Poverty and the "Free Market"
The journal South and the United Nations publication
Report on Human Development describe the effect on people of the "free-market" as imposed by the
International Monetary Fund (IMF) on several countries in
South America as a condition for loans.
Brazil has the world's 8th largest economy, enormous natural wealth, no security concerns, a favourable climate and a reasonably
homogenous population. According to the reports:
- 32% of the population lives below the poverty line.
- The country has an education system that compares unfavourably with poorer nations like Pakistan and Ethiopia, with 80% of children having to drop out of primary (elementary) school.
- Two thirds of the population fail to get enough to eat; 40% of the population (more than 52 million people) suffer from hunger and malnutrition. The country's Health Ministry estimates that hundreds of thousands of children die of hunger every year.
- The child mortality rate is higher than in Sri Lanka.
- The literacy rate is lower than in Paraguay and worse than in many poor African countries.
- Fewer children are vaccinated than in Tanzania and Botswana, the former nation the subject of a concerted attempt by the USA to change its economy in line with that of Brazil!)
- Seven million abandoned children live on the streets, begging, stealing and sniffing glue. Amnesty International reports that death squads (often run by the police) kill about one street child per day, and beat many more.
- Millions live in shacks.
- Brazil is ranked 80th in the world in general welfare (education, health, hygene) - close to Albania and Thailand.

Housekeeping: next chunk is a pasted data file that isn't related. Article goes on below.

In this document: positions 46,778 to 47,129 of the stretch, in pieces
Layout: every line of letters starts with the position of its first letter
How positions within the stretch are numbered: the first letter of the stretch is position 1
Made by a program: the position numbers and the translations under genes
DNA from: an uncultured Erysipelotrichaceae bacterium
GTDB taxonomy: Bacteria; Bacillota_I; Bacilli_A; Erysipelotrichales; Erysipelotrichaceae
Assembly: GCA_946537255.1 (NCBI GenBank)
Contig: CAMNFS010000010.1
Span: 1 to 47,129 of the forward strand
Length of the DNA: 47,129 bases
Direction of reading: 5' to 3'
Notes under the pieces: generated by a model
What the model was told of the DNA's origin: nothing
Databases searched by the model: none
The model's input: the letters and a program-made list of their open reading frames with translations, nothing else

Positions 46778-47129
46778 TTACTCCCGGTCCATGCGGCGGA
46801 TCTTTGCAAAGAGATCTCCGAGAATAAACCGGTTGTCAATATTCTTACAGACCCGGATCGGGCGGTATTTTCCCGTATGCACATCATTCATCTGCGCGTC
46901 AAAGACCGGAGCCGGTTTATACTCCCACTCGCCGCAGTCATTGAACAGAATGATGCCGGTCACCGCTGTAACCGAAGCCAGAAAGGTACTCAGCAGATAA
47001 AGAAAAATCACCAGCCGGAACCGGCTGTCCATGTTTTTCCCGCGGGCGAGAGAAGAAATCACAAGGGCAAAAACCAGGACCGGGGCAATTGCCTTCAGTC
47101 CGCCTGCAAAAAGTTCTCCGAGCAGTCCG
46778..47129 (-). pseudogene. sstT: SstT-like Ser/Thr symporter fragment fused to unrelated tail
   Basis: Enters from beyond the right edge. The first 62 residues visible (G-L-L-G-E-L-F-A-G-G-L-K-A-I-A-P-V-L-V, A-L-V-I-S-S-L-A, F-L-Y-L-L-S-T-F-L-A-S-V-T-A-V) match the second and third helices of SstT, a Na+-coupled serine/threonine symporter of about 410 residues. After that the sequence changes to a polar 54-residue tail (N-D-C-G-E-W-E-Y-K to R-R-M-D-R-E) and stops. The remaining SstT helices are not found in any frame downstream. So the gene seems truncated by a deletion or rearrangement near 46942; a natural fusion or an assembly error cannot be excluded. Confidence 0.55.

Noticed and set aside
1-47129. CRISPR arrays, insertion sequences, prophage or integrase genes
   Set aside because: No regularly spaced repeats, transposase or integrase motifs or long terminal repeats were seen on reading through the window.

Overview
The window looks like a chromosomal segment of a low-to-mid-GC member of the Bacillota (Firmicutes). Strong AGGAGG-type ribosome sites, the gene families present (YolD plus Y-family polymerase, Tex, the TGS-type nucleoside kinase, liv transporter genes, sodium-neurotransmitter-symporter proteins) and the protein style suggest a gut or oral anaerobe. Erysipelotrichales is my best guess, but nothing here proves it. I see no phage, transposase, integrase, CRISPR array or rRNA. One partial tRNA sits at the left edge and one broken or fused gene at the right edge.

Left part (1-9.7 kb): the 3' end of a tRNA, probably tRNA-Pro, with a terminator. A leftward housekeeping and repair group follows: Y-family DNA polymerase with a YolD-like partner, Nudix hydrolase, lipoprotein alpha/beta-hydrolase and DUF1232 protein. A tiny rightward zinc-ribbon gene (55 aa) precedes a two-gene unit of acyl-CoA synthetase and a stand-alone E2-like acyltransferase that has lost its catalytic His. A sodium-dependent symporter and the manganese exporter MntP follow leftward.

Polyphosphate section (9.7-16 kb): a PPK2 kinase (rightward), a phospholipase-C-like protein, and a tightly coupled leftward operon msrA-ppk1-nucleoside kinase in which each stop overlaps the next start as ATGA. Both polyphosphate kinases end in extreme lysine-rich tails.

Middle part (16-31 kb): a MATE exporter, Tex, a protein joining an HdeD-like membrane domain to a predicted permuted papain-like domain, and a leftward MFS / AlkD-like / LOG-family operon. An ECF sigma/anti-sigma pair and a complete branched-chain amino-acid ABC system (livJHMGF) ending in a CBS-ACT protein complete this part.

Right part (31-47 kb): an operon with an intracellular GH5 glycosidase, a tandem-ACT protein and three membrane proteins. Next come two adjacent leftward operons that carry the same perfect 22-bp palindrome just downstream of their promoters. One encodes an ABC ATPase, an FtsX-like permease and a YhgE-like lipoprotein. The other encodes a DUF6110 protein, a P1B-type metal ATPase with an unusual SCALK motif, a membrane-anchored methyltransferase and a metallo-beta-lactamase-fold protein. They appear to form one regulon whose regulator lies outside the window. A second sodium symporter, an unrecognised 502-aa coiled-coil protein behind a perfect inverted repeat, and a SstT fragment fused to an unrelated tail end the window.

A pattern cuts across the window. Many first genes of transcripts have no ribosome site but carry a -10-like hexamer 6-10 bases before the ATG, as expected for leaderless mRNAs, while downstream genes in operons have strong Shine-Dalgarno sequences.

These events are happening 25 years after the Brazilian military took power in a coup described at the time by
the USA Ambassador, Lincoln Gordon, as "the single most decisive victory of freedom
in the mid-twentieth century". Once the democratic government had been removed the USA supported and financed the new regime and praised
its economic policies, saying that they created "a greatly improved climate for private investment".
At one time, Argentina was one of the ten richest countries in the world. It has abundant resources, a rich coast line, and a
homogenous population. According to reports:
- One third of its 31 million population lives below the poverty line.
- Around 18,000 children die each year before their first birthday, most from preventable deseases and malnutrition.
In oil rich Venezuela, reports say:
- Over 40% of the populatiuon live in extreme poverty.
- Malnutrition is too common to be noted in medical histories.
- According to the country's Ministry of Health, 170,000 women are forced to live by prostitution. Child prostitution is on the rise.
Chile had its democratically elected governmnet removed by General Augusto Pinochet in 1973. The
- Between 1973 and 1989, Chile had a stable population of 12 million yet the number of poor rose from 1 million to 7 million.
- Environmental degredation has caused half the country to become a desert. Polution has reached dangerous levels in the capital, Santiago, with high levels of heavy metals in the water supply.
- One in three children has parasites. Hepatitis (a liver ailment) is common.
Antonio Garza Morales writing in the magazine, Excelsior, remarks that
"the social cost which has been paid by the Chilean people is the highest in Latin America".
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